Jermaine Griggs, founder of Hear and Play™ Music.

Recently I had the chance to sit down with Ultimate Marketer winner at InfusionCon 2011 Jermaine Griggs. Here’s a list of some of my key takeaways from the interview.

Ask questions to get to know your prospects and customers

Jermaine is a master of this.

On every form I saw, there was 1 or 2 additional questions he added so he could get a little better insight into the type of prospect he had.  Also, under each video that played, he had additional questions that he asked to gather more information, so by the time a prospect makes it through the front end of his funnel, he knows a ton about him/her.

A couple of keys to this are to ask questions that seem natural for you to be asking.  For example, on his initial opt-in web form, he asks what kind of music they’re interested in, as well as their skill level.

Those 2 questions make perfect sense there.  Later on he asks if the person has ever paid for piano lessons and if they’ve considered online courses.  He can ask those questions later, because the prospect has had time to watch a couple of videos and get used to Jermaine.

If he were to ask those questions right off the bat, he’d scare people away because they’d think he was just trying to sell them. It’s important to consider context when asking questions to make sure you don’t scare off your prospects.

Get to know prospects without them knowing

Another cool thing Jermaine does is that with each set of questions on his videos, he sets up the form so that the prospect doesn’t have to enter his/her first name, last name, or email address.  All he/she has to do is answer the questions, because Jermaine already knows who the person is and has hidden those fields on the form.  It’s a great tactic and a great way to get addition insights into what your prospects or clients are interested in.

So, you’ve captured your prospects’ information. Now what?

The last key to this point is that you have to actually use the information you capture when you follow up.  Jermaine has several points throughout his process where he makes an offer, but the offer each prospect gets depends on how the prospect has answered previous questions.

So the action items to take away from this are:

1. Identify which information would help you close more deals/sales.  What stuff do you wish you knew about each prospect/customer?

2. Identify points in your sales/nurture process where you can gather that information

3. Identify where and how you can modify your current sales process or nurture process to utilize the information you’ll gather

4. Go do it  😉

Giving the prospect time to warm up before making an offer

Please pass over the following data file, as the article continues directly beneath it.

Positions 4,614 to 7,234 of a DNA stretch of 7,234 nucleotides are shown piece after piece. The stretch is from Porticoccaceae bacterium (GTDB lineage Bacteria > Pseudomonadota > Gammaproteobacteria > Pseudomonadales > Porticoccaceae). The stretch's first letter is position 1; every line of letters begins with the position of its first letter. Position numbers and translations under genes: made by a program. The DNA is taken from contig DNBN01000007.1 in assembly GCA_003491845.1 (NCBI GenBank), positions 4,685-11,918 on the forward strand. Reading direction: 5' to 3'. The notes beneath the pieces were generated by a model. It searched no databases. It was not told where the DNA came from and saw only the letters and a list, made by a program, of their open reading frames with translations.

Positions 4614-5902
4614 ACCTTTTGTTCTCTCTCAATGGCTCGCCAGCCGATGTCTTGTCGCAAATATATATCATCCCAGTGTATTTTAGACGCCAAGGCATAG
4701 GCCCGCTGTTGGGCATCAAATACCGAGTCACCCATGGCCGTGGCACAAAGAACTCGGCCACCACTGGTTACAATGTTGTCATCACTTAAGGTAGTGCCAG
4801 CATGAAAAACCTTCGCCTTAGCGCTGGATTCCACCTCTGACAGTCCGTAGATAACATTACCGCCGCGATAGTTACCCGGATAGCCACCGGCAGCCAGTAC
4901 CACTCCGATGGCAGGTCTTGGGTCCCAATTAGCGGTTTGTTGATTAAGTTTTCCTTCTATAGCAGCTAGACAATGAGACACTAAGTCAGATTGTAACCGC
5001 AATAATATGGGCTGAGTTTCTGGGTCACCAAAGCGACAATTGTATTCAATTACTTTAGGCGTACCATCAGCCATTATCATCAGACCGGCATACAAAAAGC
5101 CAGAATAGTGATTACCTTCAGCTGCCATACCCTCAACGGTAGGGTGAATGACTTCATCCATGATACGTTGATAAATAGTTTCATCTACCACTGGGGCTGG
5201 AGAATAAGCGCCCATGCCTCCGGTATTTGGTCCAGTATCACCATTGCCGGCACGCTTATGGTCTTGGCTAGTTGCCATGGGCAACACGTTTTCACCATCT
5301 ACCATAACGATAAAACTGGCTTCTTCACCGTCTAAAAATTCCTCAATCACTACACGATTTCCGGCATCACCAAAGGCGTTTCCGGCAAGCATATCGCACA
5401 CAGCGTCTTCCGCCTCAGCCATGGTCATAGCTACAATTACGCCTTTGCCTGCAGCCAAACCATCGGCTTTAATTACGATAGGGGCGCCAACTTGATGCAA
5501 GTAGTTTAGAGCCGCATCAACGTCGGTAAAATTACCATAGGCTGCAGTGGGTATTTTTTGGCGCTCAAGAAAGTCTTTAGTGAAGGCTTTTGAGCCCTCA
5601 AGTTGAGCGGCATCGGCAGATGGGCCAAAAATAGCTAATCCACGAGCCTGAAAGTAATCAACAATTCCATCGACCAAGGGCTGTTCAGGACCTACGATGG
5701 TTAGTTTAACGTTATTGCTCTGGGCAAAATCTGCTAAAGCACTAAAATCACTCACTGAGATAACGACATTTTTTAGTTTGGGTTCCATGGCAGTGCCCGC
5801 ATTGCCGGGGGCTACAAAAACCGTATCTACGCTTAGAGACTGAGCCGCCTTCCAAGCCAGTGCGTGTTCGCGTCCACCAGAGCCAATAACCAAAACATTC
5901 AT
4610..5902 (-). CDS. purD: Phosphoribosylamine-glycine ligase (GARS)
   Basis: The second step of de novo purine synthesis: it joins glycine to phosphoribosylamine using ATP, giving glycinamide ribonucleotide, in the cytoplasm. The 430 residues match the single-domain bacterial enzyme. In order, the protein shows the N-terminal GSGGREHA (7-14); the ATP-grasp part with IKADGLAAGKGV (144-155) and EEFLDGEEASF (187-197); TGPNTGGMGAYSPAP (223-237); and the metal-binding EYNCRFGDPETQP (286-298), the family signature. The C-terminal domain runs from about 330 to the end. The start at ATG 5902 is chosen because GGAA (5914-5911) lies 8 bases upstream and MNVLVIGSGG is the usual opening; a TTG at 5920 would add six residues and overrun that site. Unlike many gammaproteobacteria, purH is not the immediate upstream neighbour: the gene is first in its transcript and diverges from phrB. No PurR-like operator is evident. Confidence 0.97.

Another thing that Jermaine does really well is to wait to make an offer until the prospect has warmed up as much as possible.

The easiest way to see how Jermaine does this is to take a look at the Gauntlet.  Jermaine makes an offer for a free CD, but only if the person has watched the first two videos within a certain amount of time (5-6 days from signing up).  And then, only after the person has taken the offer, does he push the upsell to pay for priority shipping at $2.97. He also as some offers later in the process, but only if the person is consuming the content; I think this is a great lesson we can all apply in our businesses.

Typically we create a follow-up sequence, and we make our sales pitch to everybody on the same day in our sequence.  The problem with that is that not everybody is going to be ready for our offers at the same time.

By putting tracking measures in place (track-able links, video tracking, etc…) we can send offers out to each prospect at different times based on their readiness, instead of the schedule of our follow up sequence.

By scheduling our offers to be more closely aligned with the readiness of our prospects, we’re going to see much higher conversion rates.  I should also point out here that when I say offer, I’m not only referring to offers to buy.  I think this applies to any offer where you’re trying to get your prospects or customers to do something or take some action.

Discounting annual continuity to cover attrition

Jermaine has a CD of the month club that normally runs at $15.95/month.  He has tracked his attrition rate and most of his cancellations happen between 6-8 months.  So what he does to fight that, is to make a special offer on a teleseminar where people can pay for an annual subscription at $97 (or the equivalent of 7 months-worth of $15.95).

The benefit to the customer is that they get the entire program upfront, AND they get to save almost 50%.  The benefit to Jermaine is that in one transaction, he has captured what he will most likely get over the course of a monthly subscription AND, if the person renews the following year, he has now DOUBLED what he would normally get from a monthly subscription.  I think it’s a super creative way to counter attrition and cancellations.

This same idea got me thinking about another way to counter attrition and cancellations.  It all has to do with knowing where you have most of your attrition.